Pragmatism

Pragmatism
   The Nature of the Pragmatic Method
   Pragmatism According to William James, pragmatism is a method of solving various types of problems, such as "Does God exist?" or "Is man's will free?" by looking at the practical consequences of accepting this or that answer. James says, "The pragmatic method tries to interpret each notion (or theory) by tracing its respective practical consequences. . . . If no practical differences whatever can be traced . . . they mean practically the same thing," and ends the argument. As a theory of truth, James says that an idea is true if it works in daily life. (Stumpf, 1994, p. 938)

Historical dictionary of quotations in cognitive science. . 2015.

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  • Pragmatism — pragmatism …   Philosophy dictionary

  • Pragmatism — • As a tendency in philosophy, signifies the insistence on usefulness or practical consequences as a test of truth. Catholic Encyclopedia. Kevin Knight. 2006. Pragmatism     Pragmatism   …   Catholic encyclopedia

  • pragmatism — PRAGMATÍSM s.n. Curent filozofic idealist care, negând adevărul obiectiv, proclamă drept unic criteriu al adevărului numai ceea ce este util şi avantajos din punct de vedere practic. – fr. pragmatisme. Trimis de deka u, 05.08.2004. Sursa: DLRM … …   Dicționar Român

  • Pragmatism — Prag ma*tism, n. The quality or state of being pragmatic; in literature, the pragmatic, or philosophical, method. [1913 Webster] The narration of this apparently trifling circumstance belongs to the pragmatism of the history. A. Murphy. [1913… …   The Collaborative International Dictionary of English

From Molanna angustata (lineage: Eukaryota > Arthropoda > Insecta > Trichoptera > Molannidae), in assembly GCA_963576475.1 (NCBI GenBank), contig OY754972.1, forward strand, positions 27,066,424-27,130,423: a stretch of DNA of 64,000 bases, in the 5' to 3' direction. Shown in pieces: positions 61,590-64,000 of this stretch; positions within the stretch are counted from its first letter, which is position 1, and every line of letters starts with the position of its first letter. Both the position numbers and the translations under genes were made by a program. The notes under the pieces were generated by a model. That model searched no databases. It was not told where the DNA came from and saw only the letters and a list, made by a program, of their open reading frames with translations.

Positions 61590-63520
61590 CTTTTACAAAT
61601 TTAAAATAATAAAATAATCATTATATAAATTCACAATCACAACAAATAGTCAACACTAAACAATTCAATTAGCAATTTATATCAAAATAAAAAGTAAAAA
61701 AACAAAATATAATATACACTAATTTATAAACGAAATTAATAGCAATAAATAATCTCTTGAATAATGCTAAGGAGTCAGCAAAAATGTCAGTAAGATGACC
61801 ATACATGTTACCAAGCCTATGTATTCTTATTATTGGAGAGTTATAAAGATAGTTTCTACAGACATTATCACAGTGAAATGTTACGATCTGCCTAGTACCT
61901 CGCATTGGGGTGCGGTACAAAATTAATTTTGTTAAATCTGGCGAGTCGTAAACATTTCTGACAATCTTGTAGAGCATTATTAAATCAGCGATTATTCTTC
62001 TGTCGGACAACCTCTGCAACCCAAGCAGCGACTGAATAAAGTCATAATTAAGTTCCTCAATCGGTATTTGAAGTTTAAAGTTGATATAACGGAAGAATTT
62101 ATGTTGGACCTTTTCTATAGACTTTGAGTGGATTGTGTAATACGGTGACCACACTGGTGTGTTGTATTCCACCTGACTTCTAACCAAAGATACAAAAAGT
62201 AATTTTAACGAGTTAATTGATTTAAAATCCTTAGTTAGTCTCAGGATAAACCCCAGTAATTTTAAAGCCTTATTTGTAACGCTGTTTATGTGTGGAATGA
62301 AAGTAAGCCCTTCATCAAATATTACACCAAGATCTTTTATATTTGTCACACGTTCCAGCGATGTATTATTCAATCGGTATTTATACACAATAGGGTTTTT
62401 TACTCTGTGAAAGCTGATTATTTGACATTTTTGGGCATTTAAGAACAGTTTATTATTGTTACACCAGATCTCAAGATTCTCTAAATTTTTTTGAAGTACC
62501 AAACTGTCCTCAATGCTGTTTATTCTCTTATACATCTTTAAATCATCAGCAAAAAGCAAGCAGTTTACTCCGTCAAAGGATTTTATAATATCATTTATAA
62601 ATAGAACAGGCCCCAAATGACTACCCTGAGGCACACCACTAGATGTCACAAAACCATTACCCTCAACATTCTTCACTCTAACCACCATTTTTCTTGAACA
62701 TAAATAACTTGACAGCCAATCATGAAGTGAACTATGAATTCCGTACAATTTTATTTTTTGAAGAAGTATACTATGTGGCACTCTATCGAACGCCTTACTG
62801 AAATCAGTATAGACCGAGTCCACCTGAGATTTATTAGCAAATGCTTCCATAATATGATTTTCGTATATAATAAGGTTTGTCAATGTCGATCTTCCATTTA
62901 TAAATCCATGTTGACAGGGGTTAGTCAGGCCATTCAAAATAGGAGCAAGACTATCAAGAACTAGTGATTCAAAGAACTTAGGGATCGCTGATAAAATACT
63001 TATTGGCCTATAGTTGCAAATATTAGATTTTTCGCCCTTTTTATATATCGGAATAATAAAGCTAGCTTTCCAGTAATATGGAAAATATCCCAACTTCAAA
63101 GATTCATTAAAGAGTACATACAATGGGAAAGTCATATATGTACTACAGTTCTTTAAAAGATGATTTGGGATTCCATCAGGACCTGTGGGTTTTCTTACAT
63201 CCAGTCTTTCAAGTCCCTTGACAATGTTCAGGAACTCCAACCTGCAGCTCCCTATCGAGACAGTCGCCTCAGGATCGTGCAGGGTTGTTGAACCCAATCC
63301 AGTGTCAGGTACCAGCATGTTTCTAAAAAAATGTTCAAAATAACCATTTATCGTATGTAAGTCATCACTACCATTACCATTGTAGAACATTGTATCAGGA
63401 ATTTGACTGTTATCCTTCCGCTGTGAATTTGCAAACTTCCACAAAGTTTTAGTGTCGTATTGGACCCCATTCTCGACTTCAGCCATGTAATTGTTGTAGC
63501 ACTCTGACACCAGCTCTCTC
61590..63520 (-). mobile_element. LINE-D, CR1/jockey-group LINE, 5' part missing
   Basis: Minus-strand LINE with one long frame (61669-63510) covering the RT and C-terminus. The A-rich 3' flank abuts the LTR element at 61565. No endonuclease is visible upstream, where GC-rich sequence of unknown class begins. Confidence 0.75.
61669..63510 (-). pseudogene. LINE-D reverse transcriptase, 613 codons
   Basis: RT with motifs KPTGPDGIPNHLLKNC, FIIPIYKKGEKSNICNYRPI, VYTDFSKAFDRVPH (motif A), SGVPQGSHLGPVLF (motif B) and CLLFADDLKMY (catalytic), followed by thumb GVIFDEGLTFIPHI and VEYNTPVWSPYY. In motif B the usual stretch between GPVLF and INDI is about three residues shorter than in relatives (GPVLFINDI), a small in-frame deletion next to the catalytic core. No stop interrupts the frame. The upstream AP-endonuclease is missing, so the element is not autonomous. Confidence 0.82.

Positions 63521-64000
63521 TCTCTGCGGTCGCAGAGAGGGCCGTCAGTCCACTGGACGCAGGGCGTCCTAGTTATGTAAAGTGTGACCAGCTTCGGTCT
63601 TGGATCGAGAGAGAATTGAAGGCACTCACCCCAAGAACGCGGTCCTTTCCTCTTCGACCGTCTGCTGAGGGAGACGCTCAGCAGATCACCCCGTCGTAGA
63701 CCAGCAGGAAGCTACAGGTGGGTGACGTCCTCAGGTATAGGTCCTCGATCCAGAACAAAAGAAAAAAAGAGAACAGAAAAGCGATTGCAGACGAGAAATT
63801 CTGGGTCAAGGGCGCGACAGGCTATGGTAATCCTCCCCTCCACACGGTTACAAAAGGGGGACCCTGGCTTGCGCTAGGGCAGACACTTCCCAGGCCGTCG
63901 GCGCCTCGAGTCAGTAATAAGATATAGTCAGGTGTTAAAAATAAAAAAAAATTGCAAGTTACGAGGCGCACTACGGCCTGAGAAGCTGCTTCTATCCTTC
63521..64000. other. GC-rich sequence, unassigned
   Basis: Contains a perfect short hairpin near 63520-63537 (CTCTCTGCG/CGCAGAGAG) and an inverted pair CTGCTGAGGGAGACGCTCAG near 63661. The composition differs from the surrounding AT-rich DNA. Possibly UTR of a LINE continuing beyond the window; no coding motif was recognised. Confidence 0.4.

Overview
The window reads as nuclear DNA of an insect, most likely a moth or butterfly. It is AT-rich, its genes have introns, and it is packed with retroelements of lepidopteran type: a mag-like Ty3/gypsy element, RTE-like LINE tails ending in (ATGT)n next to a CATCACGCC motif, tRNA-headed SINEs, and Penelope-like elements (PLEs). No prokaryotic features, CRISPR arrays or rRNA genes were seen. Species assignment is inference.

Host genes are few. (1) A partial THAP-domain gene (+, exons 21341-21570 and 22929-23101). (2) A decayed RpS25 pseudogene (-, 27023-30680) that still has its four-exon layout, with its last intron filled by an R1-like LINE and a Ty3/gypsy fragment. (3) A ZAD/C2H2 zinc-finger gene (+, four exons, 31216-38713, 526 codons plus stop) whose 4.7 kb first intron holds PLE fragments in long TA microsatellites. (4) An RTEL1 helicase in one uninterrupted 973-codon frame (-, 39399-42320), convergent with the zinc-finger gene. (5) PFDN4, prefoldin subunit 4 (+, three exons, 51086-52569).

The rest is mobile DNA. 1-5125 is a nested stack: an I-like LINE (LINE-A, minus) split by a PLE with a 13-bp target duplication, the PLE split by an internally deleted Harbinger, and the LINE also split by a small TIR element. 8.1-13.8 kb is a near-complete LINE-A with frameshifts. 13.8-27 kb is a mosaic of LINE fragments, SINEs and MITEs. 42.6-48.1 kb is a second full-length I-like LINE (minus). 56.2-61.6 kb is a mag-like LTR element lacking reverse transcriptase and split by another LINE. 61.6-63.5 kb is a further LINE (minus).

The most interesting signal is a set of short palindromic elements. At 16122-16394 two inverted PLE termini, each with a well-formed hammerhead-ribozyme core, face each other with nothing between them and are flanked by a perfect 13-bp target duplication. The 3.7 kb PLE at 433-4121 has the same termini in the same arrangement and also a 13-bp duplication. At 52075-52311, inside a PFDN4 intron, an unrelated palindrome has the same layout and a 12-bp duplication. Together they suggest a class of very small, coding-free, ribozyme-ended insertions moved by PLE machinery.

• pragmatism — I noun expedience, expediency, matter of factness, practical attitude, practicality, practicalness, rationality, realism, realistic attitude, realisticness, reasonableness, sensibility, sensibleness, sound thinking, unidealism, unsentimentality… …   Law dictionary

  • pragmatism — (n.) matter of fact treatment, 1825, from Gk. pragmat , stem of pragma (see PRAGMATIC (Cf. pragmatic)). As a philosophical doctrine, 1898, said to be from 1870s. Probably from Ger. Pragmatismus. As a political theory, from 1951. Related:… …   Etymology dictionary

  • pragmatism — ► NOUN 1) a pragmatic attitude or policy. 2) Philosophy an approach that evaluates theories or beliefs in terms of the success of their practical application. DERIVATIVES pragmatist noun …   English terms dictionary

  • pragmatism — [prag′mə tiz΄əm] n. 1. the quality or condition of being pragmatic ☆ 2. a method or tendency in philosophy, started by C. S. Peirce and William James, which determines the meaning and truth of all concepts by their practical consequences… …   English World dictionary

  • Pragmatism — This article is about the philosophical movement. For other uses, see Pragmatism (disambiguation). Pragmatism is a philosophical tradition centered on the linking of practice and theory. It describes a process where theory is extracted from… …   Wikipedia

  • pragmatism — pragmatistic, adj. /prag meuh tiz euhm/, n. 1. character or conduct that emphasizes practicality. 2. a philosophical movement or system having various forms, but generally stressing practical consequences as constituting the essential criterion… …   Universalium

  • pragmatism —    A distinctly American philosophy, pragmatism emerged in Charles Peirce s development and defence of pragmatic efficacy as a criterion for discerning the meaning of words. According to Peirce, meaning can be found in the conceivable effects… …   Christian Philosophy

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